Toilet Training for Your Autistic Tots: What Methods are Best?
If your child has been diagnosed with autism, chances are that you are having problems with their toilet etiquette and potty training as well. From refusing to enter the bathroom to smearing feces on the walls, wet beds and money spent on diapers, this is one issue that can frustrate parents and even siblings to no end. It is no fun having to clean up after a child who will defecate anywhere but where he or she should.
Autism in the household could mean more than just bathroom problems. Those issues can be coupled with explosive meltdowns that parents needs to figure out how to control, sleepless nights trying to get that little one into bed and getting a better night's sleep, months or years spent trying to get a single sound or word out of that child in order to communicate, and siblings who have no idea how to deal with the autistic brother or sister in their home.
Factors that might be causing problems according to Occupational Therapists include:
- Fear of flushing
- Fear of the hand dryer
- Fear of the noise bowel movements make when hitting the water
Building on the tips offered by a fellow reporter in 2012, 2013 offered new research in the field and new methods by which to help potty train your child adamant about not going to the bathroom to do his business or simply not understanding what he should be doing and why.
What can you do to help you children go to the bathroom?
According to a study of late, the combination of ensuring they are in their underwear, giving them a specific schedule about when to sit on the toilet and using differential reinforcement had massive improvements in the bathroom behavior for 5 out of 6 children looked at. Using the underwear tactic alone had improvements shown for 2 out of 4 children. The study doesn't use a large enough sample but presents a rather interesting combination that could come in handy.
The May issue of the Journal of Developmental and Physical Disabilities highlighted a rather interesting technique that one can use to potty train autistic children. It is through the use of a film sequencing the different points necessary to properly go to the bathroom. These include:
- Walking to the toilet
- Pulling down pants/undressing
- Sitting on the toilet
- Eliminating in the toilet
- Washing hands
The film can then be replayed multiple times over. The child can be watching you or another child follow this sequence. It will allow for the visual sensory, give them an idea about what to do and let them mimic the actions seen on the film shown.
Another study conducted in the Netherlands found that the use of response restriction toilet training protocol, where children are trained in a single natural environment and the time allowed on the toilet is lessened over a period, was quite beneficial. 5 participants had less than 2 accidents per day while going to the bathroom in the correct fashion up to 6 times daily. In two others, accidents were decreased and correct bathroom etiquette increased. Three of the participants maintained the positive results even up to 18 months after the initial training.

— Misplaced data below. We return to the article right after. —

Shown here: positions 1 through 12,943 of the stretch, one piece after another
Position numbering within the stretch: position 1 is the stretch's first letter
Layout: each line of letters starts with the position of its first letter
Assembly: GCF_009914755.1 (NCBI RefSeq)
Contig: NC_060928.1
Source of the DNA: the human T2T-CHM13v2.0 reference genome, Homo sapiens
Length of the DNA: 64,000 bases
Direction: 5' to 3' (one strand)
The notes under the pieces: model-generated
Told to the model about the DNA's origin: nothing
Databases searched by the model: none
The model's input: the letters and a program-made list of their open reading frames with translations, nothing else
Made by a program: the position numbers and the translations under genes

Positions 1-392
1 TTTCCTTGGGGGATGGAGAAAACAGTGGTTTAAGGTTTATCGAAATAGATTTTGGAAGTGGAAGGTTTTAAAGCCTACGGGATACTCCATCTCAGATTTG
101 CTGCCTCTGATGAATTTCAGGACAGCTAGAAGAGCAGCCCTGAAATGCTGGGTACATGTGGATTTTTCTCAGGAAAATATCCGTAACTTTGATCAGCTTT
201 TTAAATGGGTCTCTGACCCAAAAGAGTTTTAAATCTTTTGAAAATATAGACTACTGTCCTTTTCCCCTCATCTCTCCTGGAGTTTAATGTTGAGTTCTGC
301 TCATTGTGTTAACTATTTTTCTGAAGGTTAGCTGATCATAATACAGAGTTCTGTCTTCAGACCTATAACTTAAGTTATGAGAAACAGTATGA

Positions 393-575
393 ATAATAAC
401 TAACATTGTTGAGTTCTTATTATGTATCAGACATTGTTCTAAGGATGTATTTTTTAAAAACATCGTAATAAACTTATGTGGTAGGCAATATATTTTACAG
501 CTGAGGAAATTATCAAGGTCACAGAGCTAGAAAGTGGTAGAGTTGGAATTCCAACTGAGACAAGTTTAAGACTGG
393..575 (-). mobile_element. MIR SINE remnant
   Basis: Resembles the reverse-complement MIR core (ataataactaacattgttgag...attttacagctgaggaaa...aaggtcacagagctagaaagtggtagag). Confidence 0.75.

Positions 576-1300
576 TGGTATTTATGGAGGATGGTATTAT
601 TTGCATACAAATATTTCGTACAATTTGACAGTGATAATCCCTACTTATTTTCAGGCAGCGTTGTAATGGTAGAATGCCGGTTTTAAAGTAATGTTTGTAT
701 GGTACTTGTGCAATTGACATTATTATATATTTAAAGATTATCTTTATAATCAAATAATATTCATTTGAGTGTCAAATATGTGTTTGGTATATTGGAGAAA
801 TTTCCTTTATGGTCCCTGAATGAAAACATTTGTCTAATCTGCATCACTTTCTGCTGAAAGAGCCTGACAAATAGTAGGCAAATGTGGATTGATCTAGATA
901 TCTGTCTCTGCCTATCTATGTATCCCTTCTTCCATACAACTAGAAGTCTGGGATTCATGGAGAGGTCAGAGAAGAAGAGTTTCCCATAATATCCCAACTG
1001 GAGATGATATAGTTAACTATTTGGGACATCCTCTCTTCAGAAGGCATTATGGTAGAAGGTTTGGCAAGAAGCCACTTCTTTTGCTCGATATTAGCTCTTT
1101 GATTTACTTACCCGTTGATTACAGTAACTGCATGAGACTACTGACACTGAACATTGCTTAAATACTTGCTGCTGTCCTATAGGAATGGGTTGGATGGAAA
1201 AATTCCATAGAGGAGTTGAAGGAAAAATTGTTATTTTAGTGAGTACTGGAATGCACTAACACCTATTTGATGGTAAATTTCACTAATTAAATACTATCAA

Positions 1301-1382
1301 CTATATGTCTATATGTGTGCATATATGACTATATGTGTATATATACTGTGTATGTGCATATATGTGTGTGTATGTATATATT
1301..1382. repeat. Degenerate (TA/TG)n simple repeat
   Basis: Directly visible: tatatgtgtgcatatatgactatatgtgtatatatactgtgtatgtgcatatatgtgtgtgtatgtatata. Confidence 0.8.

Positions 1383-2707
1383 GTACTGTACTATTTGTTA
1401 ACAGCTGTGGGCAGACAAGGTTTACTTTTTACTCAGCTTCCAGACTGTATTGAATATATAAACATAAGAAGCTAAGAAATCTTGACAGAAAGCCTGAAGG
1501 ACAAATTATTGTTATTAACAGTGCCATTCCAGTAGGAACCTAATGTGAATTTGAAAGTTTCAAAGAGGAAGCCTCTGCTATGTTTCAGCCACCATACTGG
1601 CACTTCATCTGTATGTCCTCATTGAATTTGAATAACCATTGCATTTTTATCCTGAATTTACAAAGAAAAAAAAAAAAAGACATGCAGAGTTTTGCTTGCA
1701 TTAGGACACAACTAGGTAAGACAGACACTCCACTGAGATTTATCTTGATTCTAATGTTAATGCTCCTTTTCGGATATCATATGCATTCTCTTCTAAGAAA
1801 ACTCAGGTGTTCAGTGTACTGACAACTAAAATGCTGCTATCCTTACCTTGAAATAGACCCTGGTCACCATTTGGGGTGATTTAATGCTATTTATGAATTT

Bedwetting is a huge problem for autistic children, even up to adolescence. One study used a single case to try out a behavioral therapeutic method. Studies looking at proper potty training techniques are few and far between, making each single case study as valuable as a representative whole-population sample. For this particular therapy, the 12-year-old girl had a urine alarm put on as she slept and a dry piece of underwear in the morning rewarded with praise and preferred tangible gifts.
The Vanderbilt Kennedy Center offers some great pointers to help with toilet training your autistic child. These include:
- Increasing liquid intake and high-fiber foods
- Making the bathroom a positively peaceful place with soft music, colors the child enjoys, soft lighting, scents that won't trigger meltdowns, etc.
- Making sure a footrest is placed in front of the toilet to ensure the child feels safe and stable
- Ensuring your child wears clothing easily unzipped or taken off
- Possibly keeping a set of toys the child can only play with while going to the bathroom
- Having a reward ready if your child does it all correctly
- Keeping visuals of what do do after each step on the wall for easy reference
- Using a story format to help child understand the process of going to the bathroom
- Giving child picture cards that they can use to communicate the need to go to the bathroom if they are not verbal yet
All in all, try to make the experience pleasant for all parties involved. Ensure that those around you who also care for your child now and then are in on the plan and follow the same routines you do. Most importantly, make sure that both you and your child with autism are just about ready to start learning how to go to the bathroom and potty train before you take on the project, as it requires much time and effort.